Track every Watt(TEW) is one of the new Open Hardware based project which I am working on for the past few weeks. Track Every Watt is a pluggable device which can be used to measure power consumed by an electrical appliance. The device to be measured is connected to the TEW which has an LCD display which shows power consumed and also some additional information. TEW was inspired from Kill A Watt which is a device that can only measure devices with voltage rating 110V. TEW has a voltage rating of 230V and this is the reason why I started this project.
Track Every Watt can display additional information such as Voltage(V), Current(A), Watts(W), Volt-Amp(VA), Frequency(Hz), Power Factor(PF), Kilo Watt Hour(KWH), Time Elapsed. It uses an Analog Devices Energing Metering IC ADE7763. There is also an application note AN-564 for this IC.
Today I got a chance to do some hacks on Phoenix-MDK. There was a need of a bootloader for this board. Along with that, we should be able to program the board without hitting any reset switch. The first thing which came into my mind was the arduino boards. They had all the above mentioned features. So I started understanding how the arduino board works, which boot loader is used inside, how reset can be triggered through software etc.
The bootloader used in arduino’s are the optiboot which has a very small footprint (around 512kb) and it was using the serial protocol STK500 for its communication. So I took the optiboot and made some modifications. But it failed. I don’t know where I went wrong and also I bricked one ATMega32 chip.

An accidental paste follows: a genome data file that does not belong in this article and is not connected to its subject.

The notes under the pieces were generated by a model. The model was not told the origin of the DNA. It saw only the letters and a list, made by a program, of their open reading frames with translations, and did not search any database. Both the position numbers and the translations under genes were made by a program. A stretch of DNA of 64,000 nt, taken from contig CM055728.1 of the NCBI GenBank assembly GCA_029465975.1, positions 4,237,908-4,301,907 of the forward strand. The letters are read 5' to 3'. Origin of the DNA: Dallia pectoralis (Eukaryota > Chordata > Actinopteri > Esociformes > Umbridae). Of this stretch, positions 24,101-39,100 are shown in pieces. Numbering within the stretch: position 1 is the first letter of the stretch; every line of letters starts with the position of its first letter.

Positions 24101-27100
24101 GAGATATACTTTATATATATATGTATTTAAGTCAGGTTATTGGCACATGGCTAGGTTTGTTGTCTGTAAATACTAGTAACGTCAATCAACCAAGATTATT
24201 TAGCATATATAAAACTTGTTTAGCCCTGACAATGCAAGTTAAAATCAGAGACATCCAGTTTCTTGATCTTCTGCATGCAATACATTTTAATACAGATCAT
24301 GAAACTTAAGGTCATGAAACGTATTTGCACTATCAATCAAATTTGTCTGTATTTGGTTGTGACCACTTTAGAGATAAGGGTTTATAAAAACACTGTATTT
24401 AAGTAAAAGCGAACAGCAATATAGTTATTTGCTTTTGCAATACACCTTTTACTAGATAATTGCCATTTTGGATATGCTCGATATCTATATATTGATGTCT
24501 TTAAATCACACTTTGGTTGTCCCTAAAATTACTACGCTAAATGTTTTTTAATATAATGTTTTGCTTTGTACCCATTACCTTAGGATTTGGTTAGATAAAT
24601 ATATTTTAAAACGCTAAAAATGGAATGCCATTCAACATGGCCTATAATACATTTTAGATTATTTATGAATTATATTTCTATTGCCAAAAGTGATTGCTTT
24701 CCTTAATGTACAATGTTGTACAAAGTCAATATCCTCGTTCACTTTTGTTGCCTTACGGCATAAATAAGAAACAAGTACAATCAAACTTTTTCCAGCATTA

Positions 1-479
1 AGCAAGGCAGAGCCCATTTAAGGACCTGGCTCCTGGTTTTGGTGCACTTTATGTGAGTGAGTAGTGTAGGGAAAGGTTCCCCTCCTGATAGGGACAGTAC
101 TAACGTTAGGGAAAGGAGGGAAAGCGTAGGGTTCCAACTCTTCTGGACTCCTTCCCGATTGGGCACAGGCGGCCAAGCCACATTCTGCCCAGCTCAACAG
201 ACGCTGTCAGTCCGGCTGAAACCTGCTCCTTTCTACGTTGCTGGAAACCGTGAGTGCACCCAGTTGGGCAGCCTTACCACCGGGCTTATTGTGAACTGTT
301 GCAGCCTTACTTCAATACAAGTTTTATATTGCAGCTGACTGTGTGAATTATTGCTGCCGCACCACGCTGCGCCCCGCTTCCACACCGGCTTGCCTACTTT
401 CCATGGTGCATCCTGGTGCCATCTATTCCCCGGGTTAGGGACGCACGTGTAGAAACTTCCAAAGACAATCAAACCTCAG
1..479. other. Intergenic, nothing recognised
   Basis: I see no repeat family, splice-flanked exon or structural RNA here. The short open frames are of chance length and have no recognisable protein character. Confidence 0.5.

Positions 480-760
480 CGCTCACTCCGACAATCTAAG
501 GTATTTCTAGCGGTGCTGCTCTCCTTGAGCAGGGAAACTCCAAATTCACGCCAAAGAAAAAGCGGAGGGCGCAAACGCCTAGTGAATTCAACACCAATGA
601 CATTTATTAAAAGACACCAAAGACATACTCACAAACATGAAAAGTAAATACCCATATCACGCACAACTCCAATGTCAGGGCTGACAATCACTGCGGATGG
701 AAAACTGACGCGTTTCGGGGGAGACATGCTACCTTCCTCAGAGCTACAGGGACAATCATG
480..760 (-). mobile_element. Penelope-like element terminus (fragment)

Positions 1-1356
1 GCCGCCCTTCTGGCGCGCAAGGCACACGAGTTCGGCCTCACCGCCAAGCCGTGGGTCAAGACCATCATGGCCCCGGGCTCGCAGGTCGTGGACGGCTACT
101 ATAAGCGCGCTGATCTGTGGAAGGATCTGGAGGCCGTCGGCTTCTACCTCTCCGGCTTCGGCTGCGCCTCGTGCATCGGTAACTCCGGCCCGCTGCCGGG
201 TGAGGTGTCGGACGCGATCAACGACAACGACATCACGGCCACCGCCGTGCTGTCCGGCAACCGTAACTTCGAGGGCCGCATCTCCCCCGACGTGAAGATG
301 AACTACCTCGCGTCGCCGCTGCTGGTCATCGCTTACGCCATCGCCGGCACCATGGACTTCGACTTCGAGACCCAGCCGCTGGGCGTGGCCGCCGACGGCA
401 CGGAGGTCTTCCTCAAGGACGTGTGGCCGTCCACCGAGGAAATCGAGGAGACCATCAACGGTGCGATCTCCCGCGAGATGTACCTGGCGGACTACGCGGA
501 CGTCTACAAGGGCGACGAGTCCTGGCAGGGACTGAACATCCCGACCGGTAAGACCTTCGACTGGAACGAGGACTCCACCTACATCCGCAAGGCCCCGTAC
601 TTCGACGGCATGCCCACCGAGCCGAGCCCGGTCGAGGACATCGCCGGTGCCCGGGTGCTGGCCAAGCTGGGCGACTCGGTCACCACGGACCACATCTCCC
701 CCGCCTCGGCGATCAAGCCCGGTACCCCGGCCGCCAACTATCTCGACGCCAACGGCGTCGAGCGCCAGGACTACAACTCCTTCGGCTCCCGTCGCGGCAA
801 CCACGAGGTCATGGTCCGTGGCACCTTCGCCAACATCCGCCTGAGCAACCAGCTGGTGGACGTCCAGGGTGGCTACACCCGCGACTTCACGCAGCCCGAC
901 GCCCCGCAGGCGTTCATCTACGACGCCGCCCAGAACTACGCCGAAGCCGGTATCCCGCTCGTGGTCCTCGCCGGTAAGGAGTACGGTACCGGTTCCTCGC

I had one more ATMega32 chip with me. But this time I was really careful not to brick again a chip. It was really hard to find a bootloader. After a long search I found this page which really helped me a lot – http://wiki.edwindertien.nl/doku.php?id=software:bootloaders
The bootloader can be obtained from http://wiki.edwindertien.nl/lib/exe/fetch.php?media=software:atmegaboot-32.zip. Phoenix-MDK uses 8MHz crystal. So I had to modify a line in the makefile which contains the clock frequency to AVR_FREQ = 8000000L . Thats all. I gave a make and got the hex file.
Below are the steps for flashing the bootloader and using it.
1) Flashing the bootloader using parallel programmer
flashing the hex:
avrdude -c dapa -patmega32 -U flash:w:ATmegaBOOT_168_atmega32.hex
flashing the fuse:
avrdude -c dapa -patmega32 -U lfuse:w:0xff:m -U hfuse:w:0xda:m
2) Testing the bootloader
avrdude -b 19200 -P /dev/ttyUSB0 -pm32 -c stk500v1 -n
This should give a proper response.
3)Uploading a hex file using the serial bootloader
avrdude -b 19200 -P /dev/ttyUSB0 -pm32 -c stk500v1 -U flash:w:a.hex
For the above code to work on Phoenix-MDK, I also had to do some hardware hack. Now the DTR pin is connected to the reset pin so that reset can be done by software. I have to find a software way to reset the chip.
Today I fabricated the PCB for GNUduino (Arduino made with gEDA). I used screen printing to transfer the PCB layout. Screen printing is another way to transfer the PCB layout to the copper clad instead of the conventional toner transfer method. Download GNUduino design files
The PCB was successfully fabricated and also tested the LED blink sketch. Everything is working fine.
NOTE: The below shown are only prototype’s to verify the design. High quality PCB’s cab be made with the design files.
Here are some snapshots
The screen printed copper clad’s
Etching the PCB
After drilling holes
GNUduino is ready